We were discussing the central analogy of the paper. It makes no mention of consent, and in fact quite clearly implies the lack of consent, given the kidnapping element of the scenario. Stop lying. I was also addressing a different issue - the cause of the violinist's predicament, and whose responsibility it is. In the analogy, it is either no one's responsibility, or if the kidney impairment was somehow self inflicted, then his own responsibility. A pregnancy however is starkly different. In almost all pregnancies, the woman is the only party at least somewhat responsible for the existence of the fetus and its situation of dependency, the amount varying based on her level of carelessness (in some cases, she may be entirely responsible, if she had willingly tried for a baby then later decided to abort!). However, in no pregnancies, barring rape and Biblical stories, is the woman completely absolved of any responsibility for the pregnancy. And no one else, not the fetus nor another 3rd party, bears any responsibility whatsoever; the knowing actions of no one but the mother (and father of course, but not relevant here) have resulted in the scenario. Thus the original violinist analogy is way off the mark in representing pregnancy, as the violinist's predicament is in no way causally linked to the woman's actions, a point you repeatedly fail to see. That's just one in a long list of problems with it as well. Failed analogy, failed argument.


    Regarding the issue of law, you've contradicted yourself here continuously. On the previous page, you said this:

    “How does the stage of life suddenly override the woman's right to bodily autonomy? Either she has a right to bodily autonomy that the fetus's right to life cannot override; or she doesn't.

    Any claim saying that she ought to be restricted from obtaining an abortion after any X number of weeks is somehow saying'before X weeks she has bodily autonomy, but after X weeks she does not.' Yet, this argument doesn't make any sense - any argument about bodily autonomy assumes that the fetus has a right to life from the moment of conception. Nothing about rights changes because of life stages.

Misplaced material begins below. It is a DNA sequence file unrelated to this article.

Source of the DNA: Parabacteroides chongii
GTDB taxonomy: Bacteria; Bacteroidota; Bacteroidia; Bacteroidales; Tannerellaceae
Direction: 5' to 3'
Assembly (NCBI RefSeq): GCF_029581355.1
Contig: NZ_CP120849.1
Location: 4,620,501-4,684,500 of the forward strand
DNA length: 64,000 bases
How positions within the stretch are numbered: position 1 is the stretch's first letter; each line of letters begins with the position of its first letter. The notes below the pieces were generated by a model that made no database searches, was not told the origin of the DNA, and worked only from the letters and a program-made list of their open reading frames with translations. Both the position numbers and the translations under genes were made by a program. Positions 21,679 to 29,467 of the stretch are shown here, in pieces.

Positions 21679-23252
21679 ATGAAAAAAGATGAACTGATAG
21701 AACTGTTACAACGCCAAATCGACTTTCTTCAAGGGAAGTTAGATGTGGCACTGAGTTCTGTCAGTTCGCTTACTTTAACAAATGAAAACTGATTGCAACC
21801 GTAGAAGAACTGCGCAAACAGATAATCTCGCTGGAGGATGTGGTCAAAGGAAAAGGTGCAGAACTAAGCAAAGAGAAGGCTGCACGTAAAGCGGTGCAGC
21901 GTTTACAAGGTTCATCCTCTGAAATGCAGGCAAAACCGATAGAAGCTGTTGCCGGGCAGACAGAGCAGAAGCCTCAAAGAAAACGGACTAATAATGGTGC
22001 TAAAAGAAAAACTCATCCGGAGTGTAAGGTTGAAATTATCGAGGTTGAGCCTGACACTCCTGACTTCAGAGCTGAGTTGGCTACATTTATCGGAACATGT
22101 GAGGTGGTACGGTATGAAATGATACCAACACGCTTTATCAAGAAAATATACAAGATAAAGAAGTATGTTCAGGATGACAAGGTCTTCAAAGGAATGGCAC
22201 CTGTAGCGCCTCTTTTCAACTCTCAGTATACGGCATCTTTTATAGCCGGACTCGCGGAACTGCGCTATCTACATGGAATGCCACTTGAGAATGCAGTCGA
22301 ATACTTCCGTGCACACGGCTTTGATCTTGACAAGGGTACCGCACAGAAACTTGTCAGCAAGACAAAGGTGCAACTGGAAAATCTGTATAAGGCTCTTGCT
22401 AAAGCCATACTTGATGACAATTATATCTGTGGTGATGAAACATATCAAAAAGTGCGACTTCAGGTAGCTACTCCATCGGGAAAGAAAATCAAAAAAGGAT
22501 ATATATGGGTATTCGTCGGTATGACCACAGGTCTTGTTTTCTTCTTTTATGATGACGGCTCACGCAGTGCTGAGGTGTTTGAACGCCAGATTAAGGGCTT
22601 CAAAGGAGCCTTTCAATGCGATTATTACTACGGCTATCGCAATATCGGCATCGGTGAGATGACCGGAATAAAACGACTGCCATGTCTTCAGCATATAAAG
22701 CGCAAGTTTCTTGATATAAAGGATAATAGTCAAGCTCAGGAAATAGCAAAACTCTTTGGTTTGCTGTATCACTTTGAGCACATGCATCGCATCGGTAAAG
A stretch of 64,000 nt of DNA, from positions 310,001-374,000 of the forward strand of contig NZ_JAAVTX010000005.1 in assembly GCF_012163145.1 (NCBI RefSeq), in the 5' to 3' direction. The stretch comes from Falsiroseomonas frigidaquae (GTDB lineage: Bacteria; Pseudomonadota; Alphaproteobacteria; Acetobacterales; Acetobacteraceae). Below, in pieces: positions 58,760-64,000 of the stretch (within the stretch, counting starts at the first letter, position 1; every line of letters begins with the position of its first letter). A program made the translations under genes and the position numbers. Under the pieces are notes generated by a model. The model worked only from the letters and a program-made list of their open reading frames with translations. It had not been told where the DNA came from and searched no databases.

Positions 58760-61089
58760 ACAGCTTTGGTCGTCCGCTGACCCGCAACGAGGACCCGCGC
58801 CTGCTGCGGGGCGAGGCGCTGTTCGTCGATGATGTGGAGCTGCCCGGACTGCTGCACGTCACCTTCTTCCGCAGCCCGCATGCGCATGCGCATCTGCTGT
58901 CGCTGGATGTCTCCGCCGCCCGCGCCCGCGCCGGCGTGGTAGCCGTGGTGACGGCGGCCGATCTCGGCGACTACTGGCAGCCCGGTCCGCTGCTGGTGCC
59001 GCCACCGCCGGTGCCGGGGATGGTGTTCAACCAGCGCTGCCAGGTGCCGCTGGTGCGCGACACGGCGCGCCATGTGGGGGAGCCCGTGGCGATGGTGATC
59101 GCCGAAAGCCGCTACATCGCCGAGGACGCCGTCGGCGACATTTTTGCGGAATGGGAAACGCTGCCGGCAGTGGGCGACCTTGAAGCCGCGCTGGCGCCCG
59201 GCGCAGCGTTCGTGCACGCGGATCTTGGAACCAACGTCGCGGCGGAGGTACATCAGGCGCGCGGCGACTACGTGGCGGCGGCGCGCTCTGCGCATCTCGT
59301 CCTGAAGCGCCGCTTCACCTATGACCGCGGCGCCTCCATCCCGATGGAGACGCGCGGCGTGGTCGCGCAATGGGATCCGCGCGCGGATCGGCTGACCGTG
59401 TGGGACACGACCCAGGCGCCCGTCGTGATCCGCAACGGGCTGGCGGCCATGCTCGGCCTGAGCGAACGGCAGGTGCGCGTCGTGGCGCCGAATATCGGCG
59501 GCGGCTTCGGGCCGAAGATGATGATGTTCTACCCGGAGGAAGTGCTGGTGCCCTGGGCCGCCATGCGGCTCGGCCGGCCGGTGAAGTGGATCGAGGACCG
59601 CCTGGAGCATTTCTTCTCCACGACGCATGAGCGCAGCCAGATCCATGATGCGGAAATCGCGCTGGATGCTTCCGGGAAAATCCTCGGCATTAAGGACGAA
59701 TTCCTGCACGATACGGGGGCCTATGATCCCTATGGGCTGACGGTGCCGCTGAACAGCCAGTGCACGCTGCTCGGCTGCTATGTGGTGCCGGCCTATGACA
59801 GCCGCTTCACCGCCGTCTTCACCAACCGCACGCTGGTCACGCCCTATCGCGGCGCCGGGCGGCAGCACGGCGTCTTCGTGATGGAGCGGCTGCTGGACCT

The only way to make an argument to the effect that life stages of the fetus impact when an abortion is obtainable is to reject a woman's right to bodily autonomy.”
    If autonomy is either completely present or outright rejected as you say, and we do have plenty of restrictions on abortion, then evidently in reality it is in fact rejected, given the fact that life stages do affect the attainability of an abortion. Yet in the same breath, you claim that abortion laws and practices proceed based entirely on bodily autonomy. Make your damn mind up. We can argue in philosophical abstracts all day, but evidently there are other considerations which have been given greater importance than bodily autonomy by groups of legislators around the world - otherwise abortion would be legal until birth, and that's that.


    My analogy re. the abortion process works, you simply misunderstand or misrepresent it. One procedure involves merely removing the dependent, the other requires the killing of the dependent as part of the process of removing him. I even mentioned that the former could leave more of a side effect on the woman, eg. a bad scar. It's exactly analogous. Would it still be morally justified to choose the second option, given the first exists? Your understanding of autonomy and its relation to medical procedures is also appalling. You have a right to refuse any treatment, you do not have a right to demand any treatment. You have a right to choose between the treatments that are offered to you in the given situation. And it is perfectly reasonable that certain treatments may not be offered by the medical community if they are inappropriate for the situation, outdated, unsafe, or importantly here - unethical. This does not constitute a loss of bodily autonomy.

    A simple example: Some countries have placed restrictions on the use of metal fillings in Dentistry, over environmental concerns re. the mercury content, even though they are still the most successful long term restorative material. Is this a loss of bodily autonomy for all the patients who wish to have one? Of course not! A loss of autonomy would be if patients were forced to have another type of filling. They aren't. The former type of procedure has simply been discontinued for an ethically justified reason, and they are free to either have or not have a different type of filling on offer. No loss of autonomy anywhere. You’re performing some quite spectacular mental gymnastics in order to attempt to justify the killing of a healthy, viable baby, which says an awful lot about your moral character. Hell, even Thomson alludes to what I am saying here:

    "I am not arguing for the right to secure the death of the unborn child," "You may detach yourself even if this costs him his life; you have no right to be guaranteed his death, by some other means, if unplugging yourself does not kill him."
    .

    Detach. We can ethically detach without killing. No killing. Read it again. 50% of your posts just consist of slyly touting your supposed philosophical and logical abilities, which is strange since the arguments that follow are pure turd.